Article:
Writing Wrongs

April 06, 2007

Here’s the deal. Allie posted this challenge a few days back on her blog. Show, don’t tell, the bane of the writer’s existence, until meeting up with Donald Maass. He extols the virtues of knowing when to tell, not show. Oh, the dilemma! Which is it?

From an interview with Andrea Campbell (emphasis mine):

As I said earlier, great storytelling is the key to success as a novelist. But what, specifically and technically, does "great storytelling" mean? It is things like powerful inner conflict, layered plotting, tension on every page, knowing the proper technique, timing and the power of telling-not-showing (yes, you read that right), antagonist and theme development, and more.

Be that as it may, the prompt Allie posted intrigued me:

Sherry was sick and tired of her boss’s advances, and she told him as much one night after work.

Mainly because it, in and of itself, isn’t all that intriguing, although it might be the premise of a Harlequin Presents (assuming we could work a secret baby in there somehow).

If you find reading writing exercises tedious, you can stop here. Because that’s what this is. An exercise. Contains mild “adult” language.


~ * ~


The first time it happened, Sherry laughed it off as some lingering post-adolescent clumsiness. The second time, the whoops-brush-almost-grope caught her attention, but the kitchen was small.


But when the So Brand New He Squeaked junior manager made pathetic grab for her ass while she was pouring coffee, Sherry had it.


Her eyes ached. If she couldn’t recreate the bug one of their clients was experiencing, she sure as hell couldn’t fix it. And now, 100% peaberry kona flooded the kitchen counter and dripped onto the linoleum tile.


Her special 100% peaberry kona.


Jerk.


And really, what sort of cop and feel was that? Of course, fancy business programs probably stopped offering Ass Grabbing 101 sometime back in the 70s. Sherry set her coffee mug down--the one that read Will Code for Food--and turned from the heartbreakingly expensive mess on the counter.


“So,” Junior said. “The conference room is free.”


Duh. It was after seven o’clock at night. Of course it was free.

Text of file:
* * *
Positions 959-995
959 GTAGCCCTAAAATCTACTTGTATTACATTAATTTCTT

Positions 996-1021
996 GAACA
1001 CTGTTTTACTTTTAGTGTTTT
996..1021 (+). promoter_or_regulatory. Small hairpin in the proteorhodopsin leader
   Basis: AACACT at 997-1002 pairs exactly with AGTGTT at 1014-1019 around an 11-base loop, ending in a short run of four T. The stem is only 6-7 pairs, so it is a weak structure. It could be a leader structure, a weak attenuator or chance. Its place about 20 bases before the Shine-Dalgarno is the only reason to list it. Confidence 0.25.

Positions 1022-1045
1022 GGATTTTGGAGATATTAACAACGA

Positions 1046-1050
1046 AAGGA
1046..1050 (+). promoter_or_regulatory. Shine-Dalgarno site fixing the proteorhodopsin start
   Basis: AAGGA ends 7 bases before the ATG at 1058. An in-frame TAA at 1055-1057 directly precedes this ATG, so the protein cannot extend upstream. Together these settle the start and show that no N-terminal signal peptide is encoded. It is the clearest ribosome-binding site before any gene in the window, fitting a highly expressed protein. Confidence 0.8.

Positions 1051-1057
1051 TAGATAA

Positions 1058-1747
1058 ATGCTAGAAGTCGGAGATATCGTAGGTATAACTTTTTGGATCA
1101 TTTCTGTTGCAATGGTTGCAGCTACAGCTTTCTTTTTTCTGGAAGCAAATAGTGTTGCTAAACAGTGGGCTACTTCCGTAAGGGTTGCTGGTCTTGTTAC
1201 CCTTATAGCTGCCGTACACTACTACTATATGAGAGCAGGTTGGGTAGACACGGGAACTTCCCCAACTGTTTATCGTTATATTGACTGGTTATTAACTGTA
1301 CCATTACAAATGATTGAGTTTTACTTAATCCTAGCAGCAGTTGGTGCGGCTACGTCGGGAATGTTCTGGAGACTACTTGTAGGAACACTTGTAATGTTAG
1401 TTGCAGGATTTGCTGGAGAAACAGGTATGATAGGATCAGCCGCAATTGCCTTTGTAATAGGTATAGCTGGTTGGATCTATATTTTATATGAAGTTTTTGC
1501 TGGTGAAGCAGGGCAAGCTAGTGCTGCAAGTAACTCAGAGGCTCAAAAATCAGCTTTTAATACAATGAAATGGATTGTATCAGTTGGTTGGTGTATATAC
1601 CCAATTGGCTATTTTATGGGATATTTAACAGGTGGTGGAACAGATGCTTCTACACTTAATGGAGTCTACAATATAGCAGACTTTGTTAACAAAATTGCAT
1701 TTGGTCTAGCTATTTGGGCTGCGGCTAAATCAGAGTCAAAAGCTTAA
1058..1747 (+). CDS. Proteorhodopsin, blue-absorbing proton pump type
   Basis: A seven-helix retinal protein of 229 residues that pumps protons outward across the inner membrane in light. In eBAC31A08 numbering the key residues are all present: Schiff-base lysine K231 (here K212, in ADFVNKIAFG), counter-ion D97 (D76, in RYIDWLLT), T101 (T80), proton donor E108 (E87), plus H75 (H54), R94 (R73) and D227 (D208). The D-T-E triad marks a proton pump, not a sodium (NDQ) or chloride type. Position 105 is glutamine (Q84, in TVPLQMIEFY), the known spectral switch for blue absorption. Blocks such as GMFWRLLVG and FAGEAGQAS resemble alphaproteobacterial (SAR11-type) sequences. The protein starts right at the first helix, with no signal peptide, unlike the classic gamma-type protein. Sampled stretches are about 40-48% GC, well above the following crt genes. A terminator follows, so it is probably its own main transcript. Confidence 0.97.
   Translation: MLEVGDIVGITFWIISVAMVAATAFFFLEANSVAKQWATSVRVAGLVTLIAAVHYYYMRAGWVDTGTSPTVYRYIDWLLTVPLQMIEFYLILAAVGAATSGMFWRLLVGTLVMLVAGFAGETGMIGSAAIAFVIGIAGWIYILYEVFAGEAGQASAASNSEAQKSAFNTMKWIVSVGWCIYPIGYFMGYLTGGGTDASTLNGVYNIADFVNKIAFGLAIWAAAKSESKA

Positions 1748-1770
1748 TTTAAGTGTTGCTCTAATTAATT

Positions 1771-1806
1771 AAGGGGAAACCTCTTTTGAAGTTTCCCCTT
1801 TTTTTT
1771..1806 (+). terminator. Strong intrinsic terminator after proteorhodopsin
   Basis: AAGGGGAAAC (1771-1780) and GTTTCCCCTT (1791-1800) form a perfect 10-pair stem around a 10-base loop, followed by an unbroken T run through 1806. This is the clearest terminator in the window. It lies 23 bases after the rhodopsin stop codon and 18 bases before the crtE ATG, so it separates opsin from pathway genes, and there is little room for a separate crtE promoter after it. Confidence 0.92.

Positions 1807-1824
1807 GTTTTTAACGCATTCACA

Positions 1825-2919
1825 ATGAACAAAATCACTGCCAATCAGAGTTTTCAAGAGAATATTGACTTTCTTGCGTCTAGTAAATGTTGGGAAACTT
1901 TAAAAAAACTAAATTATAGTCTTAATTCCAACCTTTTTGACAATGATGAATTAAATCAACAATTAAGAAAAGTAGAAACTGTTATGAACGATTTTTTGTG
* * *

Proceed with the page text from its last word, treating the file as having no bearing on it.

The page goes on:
“Thought I could help you with the Anderson issue.”


Sure. Because Junior here knew all about their legacy systems and the spaghetti code behind them.


“Or maybe we could just take a break,” he added.


Was that what the kids were calling it these days? God, Sherry thought, wasn’t growing older supposed to stop this sort of thing? Think, Sherry, think. Everyone--even hotshot so brand new they squeaked managers--had a weak spot.


Human Resources? She’d heard the rumors, the grumbling of what this kid cost them in head hunter finder’s fees. Apparently, he could schmooze the most technophobe of clients and possessed enough technical know-how to knock the chip off of any IT department’s shoulder.


Too bad he had the social skills of a Neanderthal.


So, HR could sit him in a room and show him the WebEx of Sexual Harassment Hurts Us All. Again. Like that would help.


Maybe she could whisper something in Roger’s ear. They were both veterans from the company’s start-up era. But taking Bascomb Software public consumed Roger’s days, and most of his nights. He looked close to a breakdown, or a coronary--or both.


Her mind went fleetingly--again--to Roger. So her own weak spot looked like an impenetrable firewall rather than the system vulnerability it was.


She surveyed Junior, who stood, arms crossed over his chest, fingers drumming a gym-sculpted bicep. At least they weren’t grabbing her ass. But on the left ring finger was, by Sherry’s calculation, a very spendy wedding band.


Houston, we have a weak spot.


“Great idea,” she said. “I’ll call your wife, let her know you’re working late.”


“You … what?”


“I’m sure she’d like to know what you’re doing.”


His Adam apple bobbed, once, twice. Third time, she knew. No pre-nup. Whether it was true love or colossal stupidity, Sherry didn’t care.


“She won’t believe you.” His voice cracked on believe, so the word stretched into three syllables.


“She doesn’t have to.” That was the beauty part of all this.


Sherry expected a protest, anger, something, but Mr. So New He Squeaked fell silent, stared at her like no one had told him the rules to this game. She blamed fraternities for that. And Junior here still wore frat and boy like badges of honor.


Maybe when things calmed down, she’d shoot Roger an email, suggest a little one-on-one mentoring. But until then?


“Anyone tell you the rules for working late?” she asked.


He shook his head.


“If it’s after seven, I break out the good stuff, but I get the first cup.” Which was now all over the counter and floor. Sherry threw some paper towels at the linoleum and poured a fresh cup.


“Second rule.” She rummaged through the cupboard and found a clean--or mostly so--mug. “No Styrofoam. And none of that non-dairy or flavored crap. You use real half and half and real sugar. Got it?”


His head bobbed.


Sherry sighed. Social skills of a Neanderthal. She resisted the urge to say, “Good boy,” and pat his head. He was, after all, her boss.


“I’ll send you an update on the bug fix for Anderson before I leave tonight.” Okay, so she tossed him a bone instead.


She reached the corner for her cubical, but movement in the kitchen caught her eye. Sherry backtracked, silently.


There, Mr. So New He Squeaked crouched, a coffee-soaked paper towel in his hand.


She held still, watched, and only sneaked away when he cleaned up the last of the mess.

Charity Tahmaseb wrote at 1:02 p.m.

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